5. Money mules: Mule recruiters are predicted to trawl social media for potential targets – particularly cash-strapped students in university towns – and use them to inadvertently launder money. Money mules receive the stolen funds into their account, they are then asked to withdraw it and wire the money to a different account, often one overseas, keeping some of the money for themselves.
6. Royal Wedding fever: It’s not just Prince Harry and Meghan Markle getting married this year, lots of other couples will be tying the knot too. As the cost of weddings increases, experts fear brides and grooms are becoming easy prey for scammers who tempt victims with extravagant offers at bargain prices. Scammers can set up fake websites within minutes for elements of the big day like venue hire, catering, or wedding dresses that can look exactly like the real thing. Fake wedding planners will take people’s money and disappear into thin air.
7. Stealing hearts… and money: More than 16 million people were using dating apps in 2017 and this number is set to increase in 2018. Criminals create fake profiles to form a relationship with their victims. They use the messaging functionality to quickly (and subtly) mine personal details – where a person lives, a pet’s name, favourite sports team – and steal the customer’s identity and open credit cards and loans in their name. Alternatively, they work to build a trusted relationship with their victim. Just when the victim thinks they’ve met the perfect partner the scammer asks for money – for example; they need money to pay for travel to come visit.
8. First-time buyers: Scammers are at the ready to steal deposits from first-time buyers who are desperate to own their first home. For example, computer hackers monitor emails sent by a solicitor and then they pounce, pretending to be the solicitor and telling them the solicitors’ bank account details have changed.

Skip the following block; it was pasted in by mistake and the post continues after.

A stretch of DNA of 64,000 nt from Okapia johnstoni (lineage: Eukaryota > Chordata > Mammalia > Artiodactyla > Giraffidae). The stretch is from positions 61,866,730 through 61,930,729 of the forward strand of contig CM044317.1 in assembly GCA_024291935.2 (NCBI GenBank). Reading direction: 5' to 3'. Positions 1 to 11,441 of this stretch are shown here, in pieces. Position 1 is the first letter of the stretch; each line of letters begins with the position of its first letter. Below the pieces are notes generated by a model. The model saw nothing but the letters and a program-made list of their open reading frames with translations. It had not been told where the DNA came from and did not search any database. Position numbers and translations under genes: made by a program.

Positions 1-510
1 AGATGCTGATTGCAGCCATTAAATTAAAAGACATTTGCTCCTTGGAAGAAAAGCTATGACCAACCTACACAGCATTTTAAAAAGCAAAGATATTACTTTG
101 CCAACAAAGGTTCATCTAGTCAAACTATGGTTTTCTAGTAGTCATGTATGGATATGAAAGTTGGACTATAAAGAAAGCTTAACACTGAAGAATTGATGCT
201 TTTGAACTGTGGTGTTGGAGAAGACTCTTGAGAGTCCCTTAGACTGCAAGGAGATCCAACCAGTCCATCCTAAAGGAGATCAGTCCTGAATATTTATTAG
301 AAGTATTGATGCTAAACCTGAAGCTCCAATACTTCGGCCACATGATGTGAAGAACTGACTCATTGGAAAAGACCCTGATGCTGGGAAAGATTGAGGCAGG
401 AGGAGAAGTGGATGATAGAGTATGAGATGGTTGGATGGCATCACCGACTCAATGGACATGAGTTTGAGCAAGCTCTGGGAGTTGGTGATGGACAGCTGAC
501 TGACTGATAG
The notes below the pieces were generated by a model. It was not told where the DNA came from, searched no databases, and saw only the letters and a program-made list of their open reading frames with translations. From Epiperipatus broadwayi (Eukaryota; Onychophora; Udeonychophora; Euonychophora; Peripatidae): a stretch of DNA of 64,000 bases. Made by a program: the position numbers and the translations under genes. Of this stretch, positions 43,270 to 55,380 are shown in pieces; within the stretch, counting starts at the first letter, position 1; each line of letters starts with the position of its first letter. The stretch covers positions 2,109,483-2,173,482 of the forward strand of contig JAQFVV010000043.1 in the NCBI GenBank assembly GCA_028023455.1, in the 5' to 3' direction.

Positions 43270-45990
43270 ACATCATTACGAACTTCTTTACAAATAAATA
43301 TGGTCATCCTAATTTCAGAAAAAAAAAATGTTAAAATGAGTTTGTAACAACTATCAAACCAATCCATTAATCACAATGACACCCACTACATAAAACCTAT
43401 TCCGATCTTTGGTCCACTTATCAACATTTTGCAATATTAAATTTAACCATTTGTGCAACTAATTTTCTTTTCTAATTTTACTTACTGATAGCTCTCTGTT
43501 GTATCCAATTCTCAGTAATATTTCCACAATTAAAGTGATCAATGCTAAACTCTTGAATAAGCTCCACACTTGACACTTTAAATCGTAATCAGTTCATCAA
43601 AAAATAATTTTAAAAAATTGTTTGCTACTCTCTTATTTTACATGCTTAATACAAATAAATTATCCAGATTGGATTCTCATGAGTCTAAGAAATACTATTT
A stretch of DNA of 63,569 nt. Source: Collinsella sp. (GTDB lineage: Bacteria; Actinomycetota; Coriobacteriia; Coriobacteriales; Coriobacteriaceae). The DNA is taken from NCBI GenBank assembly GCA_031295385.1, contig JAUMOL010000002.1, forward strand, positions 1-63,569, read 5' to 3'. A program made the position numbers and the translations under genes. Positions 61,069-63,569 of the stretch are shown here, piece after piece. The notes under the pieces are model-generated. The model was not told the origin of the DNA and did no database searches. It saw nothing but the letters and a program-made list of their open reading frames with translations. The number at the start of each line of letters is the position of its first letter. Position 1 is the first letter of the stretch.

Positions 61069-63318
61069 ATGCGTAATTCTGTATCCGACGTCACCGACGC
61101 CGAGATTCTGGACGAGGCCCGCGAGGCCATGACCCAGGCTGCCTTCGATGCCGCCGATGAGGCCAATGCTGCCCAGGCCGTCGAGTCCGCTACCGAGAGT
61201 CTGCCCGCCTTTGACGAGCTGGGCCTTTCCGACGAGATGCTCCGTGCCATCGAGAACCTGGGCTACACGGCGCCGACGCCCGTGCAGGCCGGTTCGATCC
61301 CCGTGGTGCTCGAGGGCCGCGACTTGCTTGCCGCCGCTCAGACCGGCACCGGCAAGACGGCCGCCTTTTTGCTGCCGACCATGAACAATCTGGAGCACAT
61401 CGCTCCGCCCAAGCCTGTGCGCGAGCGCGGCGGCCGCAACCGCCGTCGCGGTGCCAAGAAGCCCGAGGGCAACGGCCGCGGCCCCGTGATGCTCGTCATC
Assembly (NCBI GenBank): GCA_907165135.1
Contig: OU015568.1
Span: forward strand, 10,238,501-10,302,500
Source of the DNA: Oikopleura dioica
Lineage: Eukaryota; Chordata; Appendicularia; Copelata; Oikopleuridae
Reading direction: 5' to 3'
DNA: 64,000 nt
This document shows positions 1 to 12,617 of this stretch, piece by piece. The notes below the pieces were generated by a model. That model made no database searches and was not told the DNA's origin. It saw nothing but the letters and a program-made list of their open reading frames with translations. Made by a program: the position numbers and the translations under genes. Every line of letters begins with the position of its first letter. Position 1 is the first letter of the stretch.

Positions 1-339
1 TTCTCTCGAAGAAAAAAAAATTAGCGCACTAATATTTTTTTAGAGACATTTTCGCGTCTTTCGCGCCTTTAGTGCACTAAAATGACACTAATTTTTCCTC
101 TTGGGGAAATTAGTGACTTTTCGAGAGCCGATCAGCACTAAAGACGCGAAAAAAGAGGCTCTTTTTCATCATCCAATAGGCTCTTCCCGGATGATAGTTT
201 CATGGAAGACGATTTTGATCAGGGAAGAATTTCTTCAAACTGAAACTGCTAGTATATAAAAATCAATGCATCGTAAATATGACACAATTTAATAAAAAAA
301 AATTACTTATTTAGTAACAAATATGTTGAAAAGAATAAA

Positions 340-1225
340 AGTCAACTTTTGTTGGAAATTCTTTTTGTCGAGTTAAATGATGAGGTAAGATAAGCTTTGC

To help customers navigate these potential frauds and scams, NatWest has developed its top tips for consumers to remember when banking online:
1. Be vigilant. Just because someone knows basic personal details (such as names and addresses or even a customer’s mother’s maiden name), it doesn’t mean they are genuine. We advise customers to listen to their instincts – if something feels wrong then it is usually right to pause and question it.
2. Customers should always follow their bank’s security advice and never provide remote access to their device when asked to do so following a cold call.
3. Customers should be cautious with what they disclose on social media and take precautions to ensure that their profile is private and only viewable to people they know.
4. Customers should keep their mobile devices’ operating systems up to date to ensure that they have the latest security patches and upgrades. Think carefully before jailbreaking or rooting a device as it may weaken security and expose it to additional risks.
5. A genuine bank or organisation will never ask a customer to transfer money for fraud reasons or contact them out of the blue to ask for their PIN or full password. Stay in control and have the confidence to refuse unusual requests for information.